Flinn-Brown Fellow and former Jerome mayor Nikki Check looking to serve her county  

March 26, 2024

By Jessica Vaile

Fellows Spotlight

Nikki Check

(Jerome, 2012)
Yavapai County Board of Supervisors Candidate 

“The Flinn-Brown community is something that I continue to draw on mentally. Knowing that there’s this group of people who really do want to find bipartisan solutions and focus more on what people have in common than how they’re different from each other…I still draw upon the concept. That was the Flinn-Brown cohort.” — Nikki Check

Nikki Check is an Arizona native who has spent most of her life in Yavapai County—a county she hopes to serve soon as an elected official. Check, a former mayor of Jerome, is currently running in the primary for Yavapai County Board of Supervisors District 3 with the hope of giving her son’s generation a reason to stay in Arizona.

The 2012 Flinn-Brown Fellow at one time studied agriculture at Yavapai College and Prescott College and then headed to a policy internship in Wisconsin. 

She returned to Arizona when asked by a friend to help fix up an old stagecoach stop built in 1860. The summer turned into a staycation when Check was called to labor in the wine industry. “It was very romantic…it’s really fun to weed whack and pound posts into rocky soil. I got to do the best part with a smile,” Check said.

Check went on to serve as mayor of Jerome from June 2012 to November 2014. In 2016 she was a candidate for District 6 of the Arizona State Senate. 

“I don’t think I would’ve been able to say yes to it without my Flinn-Brown experience and knowing what a big need there was at the state legislature. I was about 1,700 votes away from getting that race,” Check says. “And although that was difficult, it really was a success in the scope of things. It was a top-three race and I learned an incredible amount.”

After Check’s 2016 race, she endured a health crisis which resulted in her losing her short-term memory. It took a couple of years for her to recover, but Check’s tenacity was ever stronger.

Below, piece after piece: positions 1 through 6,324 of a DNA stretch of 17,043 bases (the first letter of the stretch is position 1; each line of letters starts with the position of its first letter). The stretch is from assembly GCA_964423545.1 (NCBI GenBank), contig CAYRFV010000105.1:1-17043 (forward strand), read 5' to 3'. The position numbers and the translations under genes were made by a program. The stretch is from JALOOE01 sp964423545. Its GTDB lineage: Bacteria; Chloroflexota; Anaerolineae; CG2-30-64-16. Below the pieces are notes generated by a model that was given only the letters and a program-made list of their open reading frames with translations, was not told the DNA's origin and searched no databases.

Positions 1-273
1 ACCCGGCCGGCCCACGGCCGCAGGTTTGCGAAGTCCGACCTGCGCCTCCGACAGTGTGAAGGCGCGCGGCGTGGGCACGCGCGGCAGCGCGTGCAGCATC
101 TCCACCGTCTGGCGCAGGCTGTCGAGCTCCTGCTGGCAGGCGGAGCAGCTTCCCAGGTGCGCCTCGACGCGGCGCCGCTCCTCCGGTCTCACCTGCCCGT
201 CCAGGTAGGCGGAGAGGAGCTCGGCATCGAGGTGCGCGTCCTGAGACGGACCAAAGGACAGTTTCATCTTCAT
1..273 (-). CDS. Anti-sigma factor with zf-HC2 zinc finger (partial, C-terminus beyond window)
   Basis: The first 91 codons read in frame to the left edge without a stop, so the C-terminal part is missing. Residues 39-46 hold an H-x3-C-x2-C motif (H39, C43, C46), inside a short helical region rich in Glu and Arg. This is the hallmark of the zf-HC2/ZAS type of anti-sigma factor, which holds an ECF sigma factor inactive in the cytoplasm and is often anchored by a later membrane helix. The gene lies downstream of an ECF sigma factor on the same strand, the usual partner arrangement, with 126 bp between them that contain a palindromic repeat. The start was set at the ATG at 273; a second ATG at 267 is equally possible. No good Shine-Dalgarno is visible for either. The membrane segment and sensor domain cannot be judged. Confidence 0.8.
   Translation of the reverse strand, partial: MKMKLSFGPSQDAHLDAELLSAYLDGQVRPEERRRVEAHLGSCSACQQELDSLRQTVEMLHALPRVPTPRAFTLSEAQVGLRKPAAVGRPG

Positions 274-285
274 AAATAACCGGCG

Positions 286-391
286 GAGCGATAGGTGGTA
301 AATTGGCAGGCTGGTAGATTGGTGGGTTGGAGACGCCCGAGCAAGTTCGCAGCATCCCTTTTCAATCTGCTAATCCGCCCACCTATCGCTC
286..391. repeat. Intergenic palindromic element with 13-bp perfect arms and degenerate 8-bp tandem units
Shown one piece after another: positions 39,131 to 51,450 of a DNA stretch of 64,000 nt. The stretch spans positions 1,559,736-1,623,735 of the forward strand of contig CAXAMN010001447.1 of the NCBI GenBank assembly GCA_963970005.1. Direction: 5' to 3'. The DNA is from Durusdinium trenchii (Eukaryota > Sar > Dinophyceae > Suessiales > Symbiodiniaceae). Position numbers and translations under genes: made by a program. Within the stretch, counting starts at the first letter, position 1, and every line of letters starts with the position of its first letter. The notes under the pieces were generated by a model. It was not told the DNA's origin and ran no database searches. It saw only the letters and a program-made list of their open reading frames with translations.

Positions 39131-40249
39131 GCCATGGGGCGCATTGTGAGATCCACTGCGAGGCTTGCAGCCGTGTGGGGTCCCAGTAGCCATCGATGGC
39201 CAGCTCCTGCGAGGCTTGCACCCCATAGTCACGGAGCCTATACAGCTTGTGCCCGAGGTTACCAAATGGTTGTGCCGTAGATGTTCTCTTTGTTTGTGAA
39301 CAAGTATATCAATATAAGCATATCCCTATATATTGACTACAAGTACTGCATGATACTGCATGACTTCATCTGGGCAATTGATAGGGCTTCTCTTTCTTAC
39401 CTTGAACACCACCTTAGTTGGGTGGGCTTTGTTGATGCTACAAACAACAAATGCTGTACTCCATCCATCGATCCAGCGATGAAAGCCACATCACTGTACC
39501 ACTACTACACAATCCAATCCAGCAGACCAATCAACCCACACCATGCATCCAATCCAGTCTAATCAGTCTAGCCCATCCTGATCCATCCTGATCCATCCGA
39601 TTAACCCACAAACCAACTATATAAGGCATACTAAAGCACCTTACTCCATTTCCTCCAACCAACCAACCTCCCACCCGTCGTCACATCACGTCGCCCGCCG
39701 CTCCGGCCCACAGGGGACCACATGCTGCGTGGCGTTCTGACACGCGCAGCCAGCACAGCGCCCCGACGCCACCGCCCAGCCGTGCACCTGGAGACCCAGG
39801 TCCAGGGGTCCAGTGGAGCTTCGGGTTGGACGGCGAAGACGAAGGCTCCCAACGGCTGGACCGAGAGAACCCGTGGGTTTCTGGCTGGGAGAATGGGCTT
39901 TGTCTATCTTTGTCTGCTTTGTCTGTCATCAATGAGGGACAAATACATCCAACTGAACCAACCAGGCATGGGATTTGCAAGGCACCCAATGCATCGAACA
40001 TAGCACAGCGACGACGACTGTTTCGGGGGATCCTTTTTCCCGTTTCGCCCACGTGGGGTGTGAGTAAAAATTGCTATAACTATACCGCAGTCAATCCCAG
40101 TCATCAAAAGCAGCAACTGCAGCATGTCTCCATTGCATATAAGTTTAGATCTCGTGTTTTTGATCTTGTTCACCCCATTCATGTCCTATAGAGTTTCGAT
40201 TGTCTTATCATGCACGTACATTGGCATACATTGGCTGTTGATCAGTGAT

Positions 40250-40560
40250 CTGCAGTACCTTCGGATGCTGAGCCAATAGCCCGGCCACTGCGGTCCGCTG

“I feel as though people look at politics and political offices, as though you have to have a perfect life or be a perfect person to even consider holding office. And there’s some merit to that because you’re in a position to be scrutinized at every level, however, I think what’s more important than striving for perfection is really understanding how holding a political office can feed into your purpose,” she said. 

Check is proud that she has allowed herself to be an authentic person while becoming vulnerable to the process of being a public servant without letting her vulnerabilities impede her ability to serve. 

In 2009, Check helped found the Southwest Wine Center at Yavapai College and later became director of viticulture, helping build the industry she said is special to Arizona’s uniqueness while cultivating sustainable economic opportunities.  

Check says that one of the lessons she learned throughout her viticultural endeavors melds with a message she took away from her Flinn-Brown experience: If you’re trying to do something all by yourself, you’re not going to get very far.

“I came to understand the power of that kind of process and it now feeds into my desire to do that at a political level. I think that is truly the sentiment that is necessary to make progress with policy,” Check said. “It was an incredible experience and that legacy lives on in the many students who have graduated and planted their own vineyards and have their own wine labels. It’s just a true joy to be able to look back and think that I was a part of opening those doors for so many people.”

The Unlikely Peace at Cuchumaquic
by Martín Prechtel

Book Recommendation:

The Unlikely Peace at Cuchumaquic by Martín Prechtel

“This story is really a story of hope. It’s a story of how you can rebuild a culture out of what we have now, in the modern world. It’s a hopeful story, a powerful one and good for political folks to read because his [Martín Prechtel] life was incredibly political.”

View all Flinn-Brown Fellow profiles here.